Google's Motorola hypocrisy: Corporate turf wars and collateral damage to innovation
After months of talk, Google’s acquisition of Motorola Mobility may very well be approved by the US Department of Justice next week. The finalizing of the $12.5 billion purchase means Google will not only be obtaining Motorola’s cell phone assets, but also its 17,000 mobile patents, which Google needs now more than ever.
As companies such as Apple and Microsoft sue Google for patent infringement, it becomes more vital for Google to armor itself with patents, which can help it fight threatening lawsuits. Interestingly, before Google was on the path of acquiring so many patents, it had publicly stood against patent litigation between competing companies. Now, however, Google has no intentions of revising Motorola’s demands for patent royalties and harsh injunctions. For many people, this is a sign of hypocrisy and potential monopoly as Google has always claimed to follow and support FRAND, “fair, reasonable and non-discriminatory,” licensing, which is meant to promote competition within any industry.
Motorola demands 2.25 percent in royalties on every Apple and Microsoft product in return for licenses to wireless patents. One patent in particular seems to be very problematic for Apple, since Motorola was able to force Apple to remove certain products from their German online store temporarily. In order to continue selling those products, Apple will first have to pay Motorola $120 million. Thus, If a company does not pay the high royalty fees, then it will be faced with harsh injunctions that could remove products from sales.
Now, it is important to realize that no singular technology company owns all the patents it needs to create and sell an advanced tech product, like a cell phone. While Motorola might have a patent on one feature of the phone, Apple might have one on another feature. So if Apple, for example, wants to makes a new mobile device, it pays multiple companies royalty fees for a license on their patents. But what if each company asked for 2.5 or 3 or 5 percent in royalties? With the number of patent licenses Apple needs to make that device, it would be spending much more on litigation fees than the profit it would make. At some point, companies must draw the line between return on investment and futile money drains.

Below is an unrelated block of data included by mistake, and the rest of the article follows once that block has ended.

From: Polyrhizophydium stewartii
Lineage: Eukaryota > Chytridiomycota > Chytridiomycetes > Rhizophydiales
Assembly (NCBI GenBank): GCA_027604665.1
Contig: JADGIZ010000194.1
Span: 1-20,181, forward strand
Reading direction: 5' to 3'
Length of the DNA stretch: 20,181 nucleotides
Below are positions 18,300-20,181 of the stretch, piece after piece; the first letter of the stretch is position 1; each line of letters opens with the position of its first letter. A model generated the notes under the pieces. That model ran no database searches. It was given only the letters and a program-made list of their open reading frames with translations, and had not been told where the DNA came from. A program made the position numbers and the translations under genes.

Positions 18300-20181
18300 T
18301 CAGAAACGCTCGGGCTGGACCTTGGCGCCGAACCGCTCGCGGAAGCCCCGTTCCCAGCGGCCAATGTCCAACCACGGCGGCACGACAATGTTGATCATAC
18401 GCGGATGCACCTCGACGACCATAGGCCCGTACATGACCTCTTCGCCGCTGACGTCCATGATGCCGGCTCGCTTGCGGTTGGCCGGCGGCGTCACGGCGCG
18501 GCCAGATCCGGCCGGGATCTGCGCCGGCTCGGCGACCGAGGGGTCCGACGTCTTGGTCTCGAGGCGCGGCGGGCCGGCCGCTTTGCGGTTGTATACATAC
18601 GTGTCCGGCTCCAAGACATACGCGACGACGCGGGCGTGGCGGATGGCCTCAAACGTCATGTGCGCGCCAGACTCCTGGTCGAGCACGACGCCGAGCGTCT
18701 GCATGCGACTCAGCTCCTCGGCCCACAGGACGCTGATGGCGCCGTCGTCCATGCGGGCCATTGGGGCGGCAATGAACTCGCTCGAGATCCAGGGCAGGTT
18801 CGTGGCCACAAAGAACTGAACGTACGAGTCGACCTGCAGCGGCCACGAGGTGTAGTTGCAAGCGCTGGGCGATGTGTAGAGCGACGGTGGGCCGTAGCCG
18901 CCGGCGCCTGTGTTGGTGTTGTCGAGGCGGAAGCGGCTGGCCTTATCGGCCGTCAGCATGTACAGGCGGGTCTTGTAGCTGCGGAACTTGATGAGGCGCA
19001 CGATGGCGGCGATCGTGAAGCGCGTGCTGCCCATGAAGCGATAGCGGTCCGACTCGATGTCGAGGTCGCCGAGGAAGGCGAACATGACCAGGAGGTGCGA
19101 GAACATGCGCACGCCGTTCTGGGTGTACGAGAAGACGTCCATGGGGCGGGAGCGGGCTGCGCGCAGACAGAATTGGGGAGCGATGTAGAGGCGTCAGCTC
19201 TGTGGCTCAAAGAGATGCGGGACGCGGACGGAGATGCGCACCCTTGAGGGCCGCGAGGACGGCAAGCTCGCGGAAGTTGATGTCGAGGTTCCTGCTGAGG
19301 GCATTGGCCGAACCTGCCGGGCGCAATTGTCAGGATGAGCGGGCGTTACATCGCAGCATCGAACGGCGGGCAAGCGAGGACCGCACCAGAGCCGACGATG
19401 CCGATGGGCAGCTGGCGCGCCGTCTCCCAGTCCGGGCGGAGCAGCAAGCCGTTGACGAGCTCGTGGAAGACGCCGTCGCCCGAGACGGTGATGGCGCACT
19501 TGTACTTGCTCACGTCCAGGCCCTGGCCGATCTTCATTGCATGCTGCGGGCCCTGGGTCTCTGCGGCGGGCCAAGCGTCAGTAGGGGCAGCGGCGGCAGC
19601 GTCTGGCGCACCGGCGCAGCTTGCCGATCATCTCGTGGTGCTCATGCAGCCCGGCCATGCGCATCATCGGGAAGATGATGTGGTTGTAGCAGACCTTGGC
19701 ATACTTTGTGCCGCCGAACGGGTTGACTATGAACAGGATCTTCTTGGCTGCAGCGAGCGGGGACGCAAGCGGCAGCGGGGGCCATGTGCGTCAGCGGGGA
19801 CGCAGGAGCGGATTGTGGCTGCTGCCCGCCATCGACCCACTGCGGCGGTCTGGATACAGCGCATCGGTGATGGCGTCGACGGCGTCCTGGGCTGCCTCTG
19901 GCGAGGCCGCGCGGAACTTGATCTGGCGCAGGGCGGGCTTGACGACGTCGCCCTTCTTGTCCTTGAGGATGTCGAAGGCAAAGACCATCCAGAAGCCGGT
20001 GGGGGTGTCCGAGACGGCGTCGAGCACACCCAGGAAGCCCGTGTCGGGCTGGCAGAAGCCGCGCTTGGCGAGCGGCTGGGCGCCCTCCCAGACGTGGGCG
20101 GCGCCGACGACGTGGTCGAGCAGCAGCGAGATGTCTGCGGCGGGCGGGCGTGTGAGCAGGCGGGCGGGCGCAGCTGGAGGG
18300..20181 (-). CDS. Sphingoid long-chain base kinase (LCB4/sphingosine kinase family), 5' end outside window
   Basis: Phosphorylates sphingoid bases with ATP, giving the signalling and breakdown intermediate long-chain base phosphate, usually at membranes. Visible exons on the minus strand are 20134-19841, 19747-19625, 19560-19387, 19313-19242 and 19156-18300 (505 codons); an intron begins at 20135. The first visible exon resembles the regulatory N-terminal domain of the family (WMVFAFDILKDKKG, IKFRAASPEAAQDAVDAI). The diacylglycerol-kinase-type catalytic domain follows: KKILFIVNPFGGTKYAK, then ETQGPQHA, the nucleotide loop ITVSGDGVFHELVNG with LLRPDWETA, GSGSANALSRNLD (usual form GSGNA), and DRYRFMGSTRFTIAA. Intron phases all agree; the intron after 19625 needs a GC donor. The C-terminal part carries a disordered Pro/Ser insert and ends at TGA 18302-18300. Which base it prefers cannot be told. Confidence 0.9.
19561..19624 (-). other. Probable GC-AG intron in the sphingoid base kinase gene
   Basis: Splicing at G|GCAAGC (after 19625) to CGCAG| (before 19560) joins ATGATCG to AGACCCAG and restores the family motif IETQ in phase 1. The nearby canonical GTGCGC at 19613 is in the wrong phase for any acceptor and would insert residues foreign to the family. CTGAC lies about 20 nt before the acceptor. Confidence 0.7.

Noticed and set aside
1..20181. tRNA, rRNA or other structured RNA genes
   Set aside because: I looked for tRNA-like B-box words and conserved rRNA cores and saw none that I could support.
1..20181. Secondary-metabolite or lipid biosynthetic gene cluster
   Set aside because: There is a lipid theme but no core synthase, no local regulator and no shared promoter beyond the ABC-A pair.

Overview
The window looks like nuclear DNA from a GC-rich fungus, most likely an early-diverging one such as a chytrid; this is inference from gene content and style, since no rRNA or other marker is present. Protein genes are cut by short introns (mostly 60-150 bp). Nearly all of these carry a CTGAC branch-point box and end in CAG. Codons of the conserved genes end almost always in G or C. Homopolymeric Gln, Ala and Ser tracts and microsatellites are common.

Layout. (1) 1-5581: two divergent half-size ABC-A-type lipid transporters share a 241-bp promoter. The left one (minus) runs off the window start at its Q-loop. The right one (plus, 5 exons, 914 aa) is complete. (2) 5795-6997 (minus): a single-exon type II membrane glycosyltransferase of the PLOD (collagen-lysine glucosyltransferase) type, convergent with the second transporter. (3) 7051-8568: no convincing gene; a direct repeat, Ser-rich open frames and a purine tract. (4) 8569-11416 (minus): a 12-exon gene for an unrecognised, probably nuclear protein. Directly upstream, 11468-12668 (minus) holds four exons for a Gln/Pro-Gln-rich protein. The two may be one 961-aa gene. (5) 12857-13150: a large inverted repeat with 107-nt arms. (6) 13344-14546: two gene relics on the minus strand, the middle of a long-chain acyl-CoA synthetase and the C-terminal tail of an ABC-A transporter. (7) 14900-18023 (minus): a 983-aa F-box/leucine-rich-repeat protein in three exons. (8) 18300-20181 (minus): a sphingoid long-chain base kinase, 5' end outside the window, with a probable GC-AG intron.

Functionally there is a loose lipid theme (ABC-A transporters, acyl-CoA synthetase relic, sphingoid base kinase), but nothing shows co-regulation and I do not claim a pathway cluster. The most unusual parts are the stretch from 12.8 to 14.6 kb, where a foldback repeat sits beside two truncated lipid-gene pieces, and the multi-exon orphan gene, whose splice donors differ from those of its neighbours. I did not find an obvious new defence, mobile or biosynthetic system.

Nevertheless, just yesterday, Google sent a four page letter to President Gordon Day of the Institute of Electrical and Electronics Engineers (IEEE), explaining how it plans to carry on Motorola’s “reasonable terms and conditions” regarding essential patent claims and corporate control. The letter states, “This letter is intended to assure you and any potential licensees that, following Google’s acquisition of MMI, Google will honor MMI’s existing commitments to license the acquired MMI Essential Patent Claims on RAND terms, as required by IEEE rules and consistent with MMI’s longstanding practice.”
It seems competing companies will have no luck in seeing that percentage reduced and the IEEE has not yet released an official response. It will need to closely analyze the letter and weigh the outcomes for the respective companies, in order to make a fair judgment. Given the almost weekly squabbles between mobile and internet giants over patent infringement, consumers must wonder how much more profitable a company could be if they devoted that same time and money into research and development. While it is perfectly understandable and often necessary to protect inventions against copyright infringement, the complexity of some of today's technology makes such efforts a vainglorious waste of news headlines, company profit margins and investor stress.
Imagine the exponential gains if Apple, Google and other megaliths diverted the monetary capital they spend fighting corporate ego turf wars into the intellectual capital and high-tech materials of tomorrow's science-fiction made flesh. We would probably be enjoying our iPad 5s and performing Google searches with near field communication brain imaging scans by now. One can only hope that the fat cats do not so thoroughly cannibalize each other as to become complacent, raking in the harvest with their cash cow patent manure while technology is thrown into the compost fires.